The Zen (Temple-Hell) of Me

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Sami forever. The author of http://thezenof.me.

I recently came across some writings on practice by one of our Western monastics, the Louisiana-born Won Il Sunim. He had some interesting takes on the state of the practice in Korea today. I connected deeply with his description of a meditation retreat in a Korean Zen temple, the struggle there to be left alone. Just one passage really struck the eye, and it was just such a true sketch of a POV in the Korean Zen halls and the state of Zen training these last years. It was good that he is writing now of his experiences there, and offering teachings, as he does. I don’t always agree with everything he writes about, it’s not the point. He has an eye, and he has a wealth of experience. So much simple, so much maddening, about the way that “Zen practice” is happening in usual Korean temples.

Won Il Sunim is a student of Dae Bong Sunim. He has done the whole traditional Korean monk training experience from the ground up. Twice. (Maybe more — he seems still to be wearing the brown-collar of the Sami, even though I attended his return to Mu Sang Sah from receiving Bikkhu precepts. I witnessed him and the other new Bikkhus bowing to their elders.) This is all to say: He’s done all of the requirements of the current state of the Chogye Order nun/monk-training system. Including boot-camp study of Korean to a certain national proficiency (required).

His quick-sketch of a moment in life in the Korean soen bang (Zendo) is a snapshot of the in-your-face grind it can all be, on one level. The psych ward in one of their Confucian/Buddhist boot camps. Emphasis on mobilization and conformity, adherence to structure. There’s some practice possible, some many hours. And I am lucky for that. But the whole lack of any direct mentorship there always surprised me. Many oof the senior-most are just passed out on the cushion, the whole time. And, worse than the sound out-of-the-blue of their heads banging sometimes on the floor (literally), there’s just the inertia of the whole thing. Everyone is just thrown together, and the upper monks are occupied mainly with other things, and this wretched “temple stay” selling of Buddhism, and their constant digital-tethering to donors and politics. The Zen rooms are not strongly guided. They often take in monk-folks who might not actually be up for really practicing on the retreat. The doors close on the retreat, and you’ve suddenly found yourself in close quarters with some real “choice” psychologies — for 90 days.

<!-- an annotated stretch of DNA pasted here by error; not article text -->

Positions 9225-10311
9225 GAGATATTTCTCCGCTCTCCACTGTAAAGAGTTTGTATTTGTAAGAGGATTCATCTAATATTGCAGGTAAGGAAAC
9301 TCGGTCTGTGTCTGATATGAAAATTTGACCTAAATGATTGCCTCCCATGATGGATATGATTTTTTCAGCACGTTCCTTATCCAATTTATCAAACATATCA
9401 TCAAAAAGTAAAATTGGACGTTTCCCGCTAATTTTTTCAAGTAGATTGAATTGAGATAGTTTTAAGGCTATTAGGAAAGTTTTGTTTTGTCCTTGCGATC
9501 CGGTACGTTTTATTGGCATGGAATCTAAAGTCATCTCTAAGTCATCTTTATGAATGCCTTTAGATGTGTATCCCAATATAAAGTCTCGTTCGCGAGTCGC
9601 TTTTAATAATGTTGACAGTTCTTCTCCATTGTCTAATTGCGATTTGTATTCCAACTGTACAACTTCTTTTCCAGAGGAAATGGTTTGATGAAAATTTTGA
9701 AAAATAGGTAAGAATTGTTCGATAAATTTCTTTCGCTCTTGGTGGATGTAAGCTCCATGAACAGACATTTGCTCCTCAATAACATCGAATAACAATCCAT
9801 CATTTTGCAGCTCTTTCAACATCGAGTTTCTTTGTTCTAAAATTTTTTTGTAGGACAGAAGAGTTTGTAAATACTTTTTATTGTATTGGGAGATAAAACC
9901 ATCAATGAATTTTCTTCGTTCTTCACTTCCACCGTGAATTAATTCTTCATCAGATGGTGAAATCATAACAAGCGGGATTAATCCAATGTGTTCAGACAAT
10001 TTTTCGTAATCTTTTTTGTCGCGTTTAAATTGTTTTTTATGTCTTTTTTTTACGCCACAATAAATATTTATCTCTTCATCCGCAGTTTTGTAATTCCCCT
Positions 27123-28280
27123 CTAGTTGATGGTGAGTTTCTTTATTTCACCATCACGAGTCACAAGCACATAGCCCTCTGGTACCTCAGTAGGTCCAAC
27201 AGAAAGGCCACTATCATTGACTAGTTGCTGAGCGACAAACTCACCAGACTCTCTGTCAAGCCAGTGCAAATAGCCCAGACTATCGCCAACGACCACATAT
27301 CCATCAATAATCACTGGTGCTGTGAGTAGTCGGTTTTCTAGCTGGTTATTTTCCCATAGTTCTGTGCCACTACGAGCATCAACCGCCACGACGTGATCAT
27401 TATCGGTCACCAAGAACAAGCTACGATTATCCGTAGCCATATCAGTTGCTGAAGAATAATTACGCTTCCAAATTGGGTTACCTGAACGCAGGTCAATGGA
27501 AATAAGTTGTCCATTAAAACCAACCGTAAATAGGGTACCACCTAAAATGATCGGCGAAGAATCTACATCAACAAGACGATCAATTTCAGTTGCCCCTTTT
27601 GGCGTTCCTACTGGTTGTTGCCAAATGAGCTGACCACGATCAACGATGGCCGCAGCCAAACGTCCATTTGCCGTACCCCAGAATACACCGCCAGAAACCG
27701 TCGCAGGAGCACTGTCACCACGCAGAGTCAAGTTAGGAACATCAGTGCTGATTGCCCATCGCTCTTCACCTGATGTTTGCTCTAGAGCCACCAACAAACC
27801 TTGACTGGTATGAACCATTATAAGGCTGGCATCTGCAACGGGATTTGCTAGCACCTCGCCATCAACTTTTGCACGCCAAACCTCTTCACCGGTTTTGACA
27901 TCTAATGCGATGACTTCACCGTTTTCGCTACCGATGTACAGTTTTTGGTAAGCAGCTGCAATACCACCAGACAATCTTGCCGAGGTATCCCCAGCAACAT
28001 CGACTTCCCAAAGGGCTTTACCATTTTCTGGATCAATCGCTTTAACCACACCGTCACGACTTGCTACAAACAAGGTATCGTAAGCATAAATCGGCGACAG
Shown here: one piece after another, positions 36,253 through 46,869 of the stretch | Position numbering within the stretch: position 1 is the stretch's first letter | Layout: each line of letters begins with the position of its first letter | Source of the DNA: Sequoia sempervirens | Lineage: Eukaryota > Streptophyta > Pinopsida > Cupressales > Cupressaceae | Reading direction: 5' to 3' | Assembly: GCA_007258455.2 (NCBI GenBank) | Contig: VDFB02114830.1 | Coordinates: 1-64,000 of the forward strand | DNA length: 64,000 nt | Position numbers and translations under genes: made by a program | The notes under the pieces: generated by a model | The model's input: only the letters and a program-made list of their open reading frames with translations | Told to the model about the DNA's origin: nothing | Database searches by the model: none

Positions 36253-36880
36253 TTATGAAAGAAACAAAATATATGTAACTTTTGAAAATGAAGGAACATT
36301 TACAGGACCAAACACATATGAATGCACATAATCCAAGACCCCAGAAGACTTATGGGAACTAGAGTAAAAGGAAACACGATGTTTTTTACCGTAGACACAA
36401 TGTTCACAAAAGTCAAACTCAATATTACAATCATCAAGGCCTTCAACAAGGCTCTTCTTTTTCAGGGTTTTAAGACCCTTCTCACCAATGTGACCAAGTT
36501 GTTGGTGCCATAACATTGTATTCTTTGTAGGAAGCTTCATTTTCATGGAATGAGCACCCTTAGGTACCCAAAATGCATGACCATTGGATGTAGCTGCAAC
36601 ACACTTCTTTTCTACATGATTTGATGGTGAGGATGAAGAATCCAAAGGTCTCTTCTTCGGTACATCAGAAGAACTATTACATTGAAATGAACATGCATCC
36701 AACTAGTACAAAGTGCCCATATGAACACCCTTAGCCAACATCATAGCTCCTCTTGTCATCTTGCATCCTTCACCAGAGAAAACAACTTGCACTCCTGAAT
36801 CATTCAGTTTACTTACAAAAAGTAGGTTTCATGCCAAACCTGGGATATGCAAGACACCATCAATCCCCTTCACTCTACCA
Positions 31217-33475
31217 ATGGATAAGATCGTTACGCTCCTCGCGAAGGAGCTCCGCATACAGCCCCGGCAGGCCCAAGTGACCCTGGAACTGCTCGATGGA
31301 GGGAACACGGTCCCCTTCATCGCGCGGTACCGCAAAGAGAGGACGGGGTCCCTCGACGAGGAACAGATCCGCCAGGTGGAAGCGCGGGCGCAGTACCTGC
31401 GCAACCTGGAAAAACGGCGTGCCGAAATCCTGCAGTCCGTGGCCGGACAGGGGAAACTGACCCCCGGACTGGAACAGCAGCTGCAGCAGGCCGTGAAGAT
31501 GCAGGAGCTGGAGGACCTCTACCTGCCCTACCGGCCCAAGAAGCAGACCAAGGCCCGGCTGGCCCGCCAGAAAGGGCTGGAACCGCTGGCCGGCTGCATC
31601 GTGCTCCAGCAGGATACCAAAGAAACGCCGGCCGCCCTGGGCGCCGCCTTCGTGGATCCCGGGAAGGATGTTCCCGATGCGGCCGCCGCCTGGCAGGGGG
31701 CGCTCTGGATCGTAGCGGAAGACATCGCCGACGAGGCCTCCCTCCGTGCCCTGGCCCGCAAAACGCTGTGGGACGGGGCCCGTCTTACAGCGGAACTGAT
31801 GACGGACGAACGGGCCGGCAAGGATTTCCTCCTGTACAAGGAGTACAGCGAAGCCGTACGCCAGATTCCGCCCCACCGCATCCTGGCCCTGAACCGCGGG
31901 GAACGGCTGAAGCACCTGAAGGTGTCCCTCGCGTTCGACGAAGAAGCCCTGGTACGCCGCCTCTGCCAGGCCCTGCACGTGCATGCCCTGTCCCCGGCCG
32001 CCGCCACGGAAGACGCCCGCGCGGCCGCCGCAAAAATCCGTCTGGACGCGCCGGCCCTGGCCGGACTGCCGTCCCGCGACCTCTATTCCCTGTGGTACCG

Won Il Sunim seems to be trying something here, and he will certainly mine it later, as teaching. He has a dry, gloomy existential view on things, in a way I often connect with. He expresses as an artist, with camera or music or this blog — I saw him even using construction for his art, as he was involved in all carpentry work for the Providence Zen Center and Mountain Spirit Center for some period, I believe. He worked on the Peace Pagoda in Cumberland, learning to bend the wood’s Canadian substance into a Korean-esque expression. He counts as one of his formative teachers Hyon Mun Sunim. The plumber-carpenter aesthete ascetic.

Anyway, this is a poor expression of what this monk is doing these days as his practice and teaching.

I am writing all of this because one passage really caught the eye, and caused me to read further. Impossible not to connect viscerally with the truth of most of this experience — there have been many I have experienced similarly: